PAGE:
Helping Businesses Get Working Capital

Working capital is essential for a growing business but sometimes it can be a juggling act, particularly when you are first starting out or especially when you are experiencing a growth spurt. Growth can be tricky! You need capital to help you grow and it can take weeks or even months for clients to pay their B2B invoices, stifling your progress and often your ability to fill subsequent orders
for them. United Capital Funding can help you in a number of ways so that you can simply do what you do best — serve your clients.  

How? Some of the ways we serve our clients include: providing funding using your B2B Accounts Receivables as collateral, payroll funding and professional consulting services that help you leverage our expertise. When it comes to working capital and funding, the United Capital Funding team is experts and we are known for helping companies hit the next level in their quest for success.

Unleash the Value and Power of your Accounts Receivables
Our most popular professional service involves providing working capital using you Accounts Receivables. Simply put, you can sell us your B2B invoices and we provide you funding immediately. How can this help your business? By factoring your B2B Accounts Receivables [AR][/AR], you can put your capital to work quickly — giving you the ability to expand, hire new employees, take on the big sale instead of having to wait for getting paid, holding back your business’s growth and potentially causing problems with your with suppliers, customers, and employees.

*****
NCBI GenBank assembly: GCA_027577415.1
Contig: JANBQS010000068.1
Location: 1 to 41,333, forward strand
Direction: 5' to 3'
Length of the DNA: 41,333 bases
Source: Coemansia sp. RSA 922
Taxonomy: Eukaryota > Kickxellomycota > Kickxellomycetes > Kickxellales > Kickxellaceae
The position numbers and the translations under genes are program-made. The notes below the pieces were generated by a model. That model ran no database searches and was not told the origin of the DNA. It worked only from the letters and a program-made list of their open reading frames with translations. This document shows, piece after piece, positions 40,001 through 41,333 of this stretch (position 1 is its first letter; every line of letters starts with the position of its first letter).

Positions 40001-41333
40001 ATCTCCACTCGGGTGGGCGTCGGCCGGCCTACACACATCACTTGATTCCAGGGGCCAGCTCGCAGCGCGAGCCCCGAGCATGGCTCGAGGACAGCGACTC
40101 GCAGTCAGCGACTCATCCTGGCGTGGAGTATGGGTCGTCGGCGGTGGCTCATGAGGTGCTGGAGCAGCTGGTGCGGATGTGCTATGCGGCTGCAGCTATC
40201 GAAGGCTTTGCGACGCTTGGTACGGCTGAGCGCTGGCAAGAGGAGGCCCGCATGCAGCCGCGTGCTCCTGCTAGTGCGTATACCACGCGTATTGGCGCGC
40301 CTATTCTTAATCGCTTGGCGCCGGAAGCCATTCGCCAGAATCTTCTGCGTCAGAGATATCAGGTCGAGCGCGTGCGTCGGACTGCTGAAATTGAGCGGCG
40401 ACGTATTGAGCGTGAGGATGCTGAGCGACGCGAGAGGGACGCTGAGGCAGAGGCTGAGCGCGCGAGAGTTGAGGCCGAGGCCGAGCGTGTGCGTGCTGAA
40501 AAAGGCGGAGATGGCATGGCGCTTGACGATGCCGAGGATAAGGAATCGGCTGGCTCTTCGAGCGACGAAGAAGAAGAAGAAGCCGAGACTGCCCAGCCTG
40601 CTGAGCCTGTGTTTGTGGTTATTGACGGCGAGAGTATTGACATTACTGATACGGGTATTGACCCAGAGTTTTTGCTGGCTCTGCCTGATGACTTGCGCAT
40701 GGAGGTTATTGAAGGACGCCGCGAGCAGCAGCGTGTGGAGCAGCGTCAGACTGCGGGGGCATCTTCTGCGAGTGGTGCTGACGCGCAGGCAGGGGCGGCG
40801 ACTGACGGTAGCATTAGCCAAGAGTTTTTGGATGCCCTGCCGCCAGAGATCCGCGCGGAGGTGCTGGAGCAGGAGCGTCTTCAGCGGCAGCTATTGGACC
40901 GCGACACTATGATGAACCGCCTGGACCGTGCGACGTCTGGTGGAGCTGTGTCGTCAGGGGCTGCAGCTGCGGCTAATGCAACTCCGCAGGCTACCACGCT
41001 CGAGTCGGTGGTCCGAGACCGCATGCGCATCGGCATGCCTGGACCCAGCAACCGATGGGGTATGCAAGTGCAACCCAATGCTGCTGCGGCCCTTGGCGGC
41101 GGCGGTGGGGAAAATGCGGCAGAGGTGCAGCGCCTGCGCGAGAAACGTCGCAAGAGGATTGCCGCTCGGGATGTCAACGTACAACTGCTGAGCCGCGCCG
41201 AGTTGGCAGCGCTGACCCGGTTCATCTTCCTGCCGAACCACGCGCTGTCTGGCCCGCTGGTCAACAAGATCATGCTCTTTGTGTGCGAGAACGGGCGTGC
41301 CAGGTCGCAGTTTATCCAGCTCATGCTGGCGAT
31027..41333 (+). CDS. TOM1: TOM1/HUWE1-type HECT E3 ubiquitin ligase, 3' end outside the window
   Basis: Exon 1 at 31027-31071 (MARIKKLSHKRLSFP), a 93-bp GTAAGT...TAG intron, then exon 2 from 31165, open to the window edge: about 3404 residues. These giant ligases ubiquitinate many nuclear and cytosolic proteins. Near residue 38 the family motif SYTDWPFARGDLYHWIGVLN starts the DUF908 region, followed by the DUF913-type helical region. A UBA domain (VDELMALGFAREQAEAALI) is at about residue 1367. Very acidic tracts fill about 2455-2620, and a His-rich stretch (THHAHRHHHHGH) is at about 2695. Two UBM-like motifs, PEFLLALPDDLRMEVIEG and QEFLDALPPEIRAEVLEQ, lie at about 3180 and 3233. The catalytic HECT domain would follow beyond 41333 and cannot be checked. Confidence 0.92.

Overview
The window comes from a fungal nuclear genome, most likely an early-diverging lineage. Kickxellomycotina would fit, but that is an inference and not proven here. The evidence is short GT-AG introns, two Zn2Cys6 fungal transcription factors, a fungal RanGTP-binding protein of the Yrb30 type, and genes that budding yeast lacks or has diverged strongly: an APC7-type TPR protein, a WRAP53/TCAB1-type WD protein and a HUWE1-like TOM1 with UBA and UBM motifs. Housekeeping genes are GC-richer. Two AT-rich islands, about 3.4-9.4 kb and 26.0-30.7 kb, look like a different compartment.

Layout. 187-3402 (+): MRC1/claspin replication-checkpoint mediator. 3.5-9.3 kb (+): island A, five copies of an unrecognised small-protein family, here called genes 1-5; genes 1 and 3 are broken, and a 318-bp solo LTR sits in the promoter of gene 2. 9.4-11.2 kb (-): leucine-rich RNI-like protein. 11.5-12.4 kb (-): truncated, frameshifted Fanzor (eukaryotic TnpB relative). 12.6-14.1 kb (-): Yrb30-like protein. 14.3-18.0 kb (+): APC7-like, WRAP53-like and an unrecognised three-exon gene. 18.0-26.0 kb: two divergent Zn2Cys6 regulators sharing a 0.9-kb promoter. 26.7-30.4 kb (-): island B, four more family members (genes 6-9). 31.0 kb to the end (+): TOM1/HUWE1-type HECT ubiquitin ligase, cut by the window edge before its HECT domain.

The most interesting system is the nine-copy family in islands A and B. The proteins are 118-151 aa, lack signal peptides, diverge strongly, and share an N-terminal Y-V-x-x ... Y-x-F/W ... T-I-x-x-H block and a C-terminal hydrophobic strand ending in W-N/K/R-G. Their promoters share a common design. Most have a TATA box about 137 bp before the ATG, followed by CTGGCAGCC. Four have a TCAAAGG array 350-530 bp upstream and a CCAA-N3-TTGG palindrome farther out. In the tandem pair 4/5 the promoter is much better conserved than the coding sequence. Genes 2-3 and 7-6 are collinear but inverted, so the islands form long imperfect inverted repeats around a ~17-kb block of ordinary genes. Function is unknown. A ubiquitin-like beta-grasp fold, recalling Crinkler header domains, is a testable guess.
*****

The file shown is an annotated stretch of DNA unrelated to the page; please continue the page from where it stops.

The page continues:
When your customers take their time to pay you, you are the one who waits! Entrepreneurial companies of every size in a wide range of industries have very successfully used our factoring services to grow and prosper. There are a variety of ways we can help above and beyond providing your business with working capital by factoring your B2b Accounts Receivables.

Do you need funding for a big purchase order? We can help find and secure this type of specialized funding for you.
Do you need cash flow to help you with expenses and payroll through a sudden growth spurt? We can help here, too.
Unlike most banks and other firms in our industry, we don’t require upfront fees or personal guarantees. We are a professional proven source of working capital that can move quickly and we never ask for equity or ownership in your business. Given our unique funding structure with no minimum volume requirements, you remain in control of how much working capital you need.